NEW YORK (AP) — Fashion and celebrity photographer Milton H. Greene was only 26 years old when he photographed Marilyn Monroe for Look magazine. He went on to take thousands of photos of the Hollywood siren, capturing both her vulnerability and her sex-bomb persona.
Now, 3,700 unpublished black-and-white and color negatives and transparencies of Greene’s Monroe archive are going on the auction block — with copyright. They are but a fraction of 75,000 celebrity negatives and slides Greene shot in the 1950s and 1960s that are going on sale July 27 at Profiles in History in Los Angeles and online.
Copyrights are included with all the material, which is spread over 268 lots, meaning a potential buyer can print images from the negatives and transparencies, sell them and license the material.
“It’s a big, big deal. It’s like selling the recipe for Coca-Cola,” said Joseph Maddalena, owner of Profiles in History, which auctions original Hollywood memorabilia and artifacts.
“It’s nearly unheard of in a public venue, particularly for an entire archive,” said Christopher Belport, the photography consultant for Profiles in History.
The archive also includes hundreds of production stills of Faye Dunaway during the filming of “Bonnie & Clyde” and Cary Grant and Doris Day in “That Touch of Mink.” Among others are Sid Caesar, Jane Fonda, Audrey Hepburn, Catherine Deneuve, Ava Gardner and Marlene Dietrich.
Most of the lots are expected to fetch between $1,000 and $15,000 depending on the number of negatives in each lot and the featured celebrity. But it’s anyone’s guess what they will bring. “It’s unchartered territory,” Maddalena said.
Peter Stern, an attorney specializing in arts-related matters, raised concern that unsigned prints made from the negatives could hurt the market. “It’s not that hard to sign a photo,” he said.
But Maddalena noted: “There are no vintage Milton Greene photographs. … He was a work-for-hire photographer” shooting covers for Look, Life, Glamour, Harper’s Bazaar, Vogue and other magazines.
Like his contemporaries, Irving Penn and Richard Avedon, Greene is credited with elevating fashion photography to fine art. But unlike them, Greene did not commercialize his work. “Only a handful was published,” Maddalena said.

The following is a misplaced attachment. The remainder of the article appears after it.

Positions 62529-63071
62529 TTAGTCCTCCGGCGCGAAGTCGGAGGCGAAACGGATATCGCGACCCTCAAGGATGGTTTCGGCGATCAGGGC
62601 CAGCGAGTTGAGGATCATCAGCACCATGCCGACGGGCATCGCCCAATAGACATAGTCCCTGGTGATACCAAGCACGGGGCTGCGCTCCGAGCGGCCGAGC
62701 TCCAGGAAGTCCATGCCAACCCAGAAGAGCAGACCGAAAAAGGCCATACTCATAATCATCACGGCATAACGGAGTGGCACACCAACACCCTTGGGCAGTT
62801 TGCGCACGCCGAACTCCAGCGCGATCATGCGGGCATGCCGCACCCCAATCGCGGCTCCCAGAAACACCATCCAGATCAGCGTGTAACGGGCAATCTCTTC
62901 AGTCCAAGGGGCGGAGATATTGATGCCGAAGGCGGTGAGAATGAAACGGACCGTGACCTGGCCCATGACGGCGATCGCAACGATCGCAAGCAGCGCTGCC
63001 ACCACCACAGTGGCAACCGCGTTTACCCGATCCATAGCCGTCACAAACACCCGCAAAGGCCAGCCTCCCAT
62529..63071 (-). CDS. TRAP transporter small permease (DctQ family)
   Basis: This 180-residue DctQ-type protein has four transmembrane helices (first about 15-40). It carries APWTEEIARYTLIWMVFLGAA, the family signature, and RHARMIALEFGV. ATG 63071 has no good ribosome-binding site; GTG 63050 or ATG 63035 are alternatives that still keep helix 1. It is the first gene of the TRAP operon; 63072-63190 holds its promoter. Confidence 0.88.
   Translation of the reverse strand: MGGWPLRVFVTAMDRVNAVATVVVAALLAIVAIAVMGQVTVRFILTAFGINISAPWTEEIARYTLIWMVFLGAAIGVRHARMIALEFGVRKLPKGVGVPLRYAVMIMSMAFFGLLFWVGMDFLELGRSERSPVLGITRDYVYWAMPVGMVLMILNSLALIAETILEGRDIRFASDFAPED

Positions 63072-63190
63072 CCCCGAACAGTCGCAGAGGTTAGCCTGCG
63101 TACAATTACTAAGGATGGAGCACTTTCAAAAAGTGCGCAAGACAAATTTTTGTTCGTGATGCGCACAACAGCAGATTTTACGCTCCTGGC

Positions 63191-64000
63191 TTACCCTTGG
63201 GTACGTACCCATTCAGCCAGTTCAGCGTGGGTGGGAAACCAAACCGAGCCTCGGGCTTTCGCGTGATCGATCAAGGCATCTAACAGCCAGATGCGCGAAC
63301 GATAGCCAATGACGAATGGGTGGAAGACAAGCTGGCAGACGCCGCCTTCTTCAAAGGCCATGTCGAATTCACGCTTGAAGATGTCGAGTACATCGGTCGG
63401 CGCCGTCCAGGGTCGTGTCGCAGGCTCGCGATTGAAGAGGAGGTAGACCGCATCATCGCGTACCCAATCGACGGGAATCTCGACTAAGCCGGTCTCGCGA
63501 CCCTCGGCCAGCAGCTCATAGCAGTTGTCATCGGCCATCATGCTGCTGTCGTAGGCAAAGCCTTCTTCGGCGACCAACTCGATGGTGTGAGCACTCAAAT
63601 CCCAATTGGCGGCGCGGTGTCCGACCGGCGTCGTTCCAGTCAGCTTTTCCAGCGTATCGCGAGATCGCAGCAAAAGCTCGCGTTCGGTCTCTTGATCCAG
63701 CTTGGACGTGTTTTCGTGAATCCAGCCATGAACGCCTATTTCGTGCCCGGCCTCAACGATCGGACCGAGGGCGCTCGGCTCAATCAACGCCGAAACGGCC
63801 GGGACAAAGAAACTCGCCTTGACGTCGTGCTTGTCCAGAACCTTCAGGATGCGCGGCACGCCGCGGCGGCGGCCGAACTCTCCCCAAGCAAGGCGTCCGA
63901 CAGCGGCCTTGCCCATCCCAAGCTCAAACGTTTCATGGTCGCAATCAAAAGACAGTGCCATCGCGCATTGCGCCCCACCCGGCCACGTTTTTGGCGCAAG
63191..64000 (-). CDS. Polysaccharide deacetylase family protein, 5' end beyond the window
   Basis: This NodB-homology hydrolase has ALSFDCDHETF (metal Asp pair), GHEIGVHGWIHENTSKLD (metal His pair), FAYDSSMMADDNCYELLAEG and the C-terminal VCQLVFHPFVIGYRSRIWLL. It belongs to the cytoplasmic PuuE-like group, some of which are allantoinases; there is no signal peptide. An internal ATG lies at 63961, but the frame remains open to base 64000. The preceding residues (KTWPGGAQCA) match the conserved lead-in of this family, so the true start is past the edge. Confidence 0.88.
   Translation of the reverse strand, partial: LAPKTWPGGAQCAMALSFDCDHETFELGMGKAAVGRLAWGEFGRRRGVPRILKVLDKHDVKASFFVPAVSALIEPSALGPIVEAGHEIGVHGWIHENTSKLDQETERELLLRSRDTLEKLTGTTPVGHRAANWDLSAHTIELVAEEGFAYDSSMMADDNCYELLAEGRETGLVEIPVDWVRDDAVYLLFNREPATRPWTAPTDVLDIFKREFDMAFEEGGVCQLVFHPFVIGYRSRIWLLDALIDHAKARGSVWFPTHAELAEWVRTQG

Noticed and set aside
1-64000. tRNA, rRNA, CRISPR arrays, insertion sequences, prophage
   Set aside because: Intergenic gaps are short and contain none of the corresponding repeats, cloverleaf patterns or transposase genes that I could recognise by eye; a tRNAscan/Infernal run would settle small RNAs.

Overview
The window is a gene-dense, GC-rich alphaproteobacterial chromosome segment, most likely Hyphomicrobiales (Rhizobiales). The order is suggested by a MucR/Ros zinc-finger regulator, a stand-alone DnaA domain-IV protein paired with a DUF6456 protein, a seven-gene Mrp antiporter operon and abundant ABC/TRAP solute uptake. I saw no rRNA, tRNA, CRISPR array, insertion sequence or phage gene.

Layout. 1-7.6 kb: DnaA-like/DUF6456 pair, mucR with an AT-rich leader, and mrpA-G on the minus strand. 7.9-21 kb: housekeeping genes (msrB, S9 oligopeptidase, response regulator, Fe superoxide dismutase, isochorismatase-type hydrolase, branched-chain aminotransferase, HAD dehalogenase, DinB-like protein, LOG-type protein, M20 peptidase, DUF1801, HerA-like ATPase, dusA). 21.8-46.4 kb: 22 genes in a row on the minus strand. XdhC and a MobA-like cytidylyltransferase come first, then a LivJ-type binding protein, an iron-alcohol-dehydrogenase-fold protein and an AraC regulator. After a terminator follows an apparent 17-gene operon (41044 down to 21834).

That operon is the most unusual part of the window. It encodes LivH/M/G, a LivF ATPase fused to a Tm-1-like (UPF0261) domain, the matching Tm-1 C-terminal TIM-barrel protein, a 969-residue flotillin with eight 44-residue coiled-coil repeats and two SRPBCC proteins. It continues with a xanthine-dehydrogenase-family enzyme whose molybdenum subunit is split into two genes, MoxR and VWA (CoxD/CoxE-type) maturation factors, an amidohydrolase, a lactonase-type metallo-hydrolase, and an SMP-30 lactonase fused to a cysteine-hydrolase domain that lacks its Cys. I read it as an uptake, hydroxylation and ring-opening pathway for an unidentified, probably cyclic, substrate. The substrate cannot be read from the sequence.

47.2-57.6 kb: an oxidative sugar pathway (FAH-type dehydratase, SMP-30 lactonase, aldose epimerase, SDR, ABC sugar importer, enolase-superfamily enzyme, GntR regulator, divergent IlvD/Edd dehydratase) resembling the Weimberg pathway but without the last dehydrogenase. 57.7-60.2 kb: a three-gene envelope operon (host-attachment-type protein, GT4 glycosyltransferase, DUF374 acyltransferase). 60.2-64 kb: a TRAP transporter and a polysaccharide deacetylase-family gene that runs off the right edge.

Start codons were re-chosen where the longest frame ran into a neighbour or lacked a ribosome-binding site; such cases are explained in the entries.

“The sudden opportunity to acquire a large number of camera artifacts from a historically significant photographer will likely amplify the value … and provide fuller context to those that are sold in the future in auction or privately,” Belport said.
The seller is an unidentified American photography collector who purchased the archive about 10 years ago.
The items came from the Greene estate “via a financial institute in Poland that had secured ownership from Greene in a business dealing” with the copyright, the auction house said in a statement.
The photographer’s son, Joshua Greene, called it “a bad business deal.”
He said that in the process of severing the partnership, he gave them the copyright, calling it “my mistake, which I regret to this day.”
Greene operates Archives LLC , a Florence, Ore., company that sells digitally restored prints of historical collections and owns 110,000 negatives and transparencies that his father gave him before he died in 1985 at the age of 63.
Greene said Profiles has the residual of the total film archive of 280,000 items, but not all of it would be of interest to the public.
Archives’ limited edition prints are all signed, stamped and authenticated by the estate of Milton Greene.
“The fine art market is protected,” Greene said, because any prints made from the film offered at the auction would be far less valuable without the seal of authenticity.
He plans to attend the sale.
“I hate to see Humpty Dumpty broken up into so many pieces — 268 lots. I’d like to see it all come back home under one roof where it belongs,” he said.
Negatives and transparencies fade and deteriorate and would need to be digitally re-mastered by anyone who bought them to preserve them forever — a lengthy process that Greene said takes up to 20 hours per negative.
Milton Greene’s 1953 assignment for Look was the start of a close friendship and business relationship with Monroe. He shot more than 5,000 images of her during more than 55 sittings over the next four years — until she married Arthur Miller.
Greene was her confidante and mentor. Together they formed Marilyn Monroe Productions, which resulted in “Bus Stop” and “The Prince and the Showgirl.”
The rarest other celebrity negatives in the sale are of porn star Linda Lovelace.
He shot 2,000 images of her between her filming of “Deep Throat I” and “Deep Throat II” for a project that was never realized, Maddalena said. “Not one has ever been seen before, and we have them all.”
Mark Vieira, an author on the photographic history of Hollywood, said he was flabbergasted by the vastness of the collection.
“Usually this kind of material offers you a slice of history. The Greene collection is more like a chunk of history,” Vieira said.
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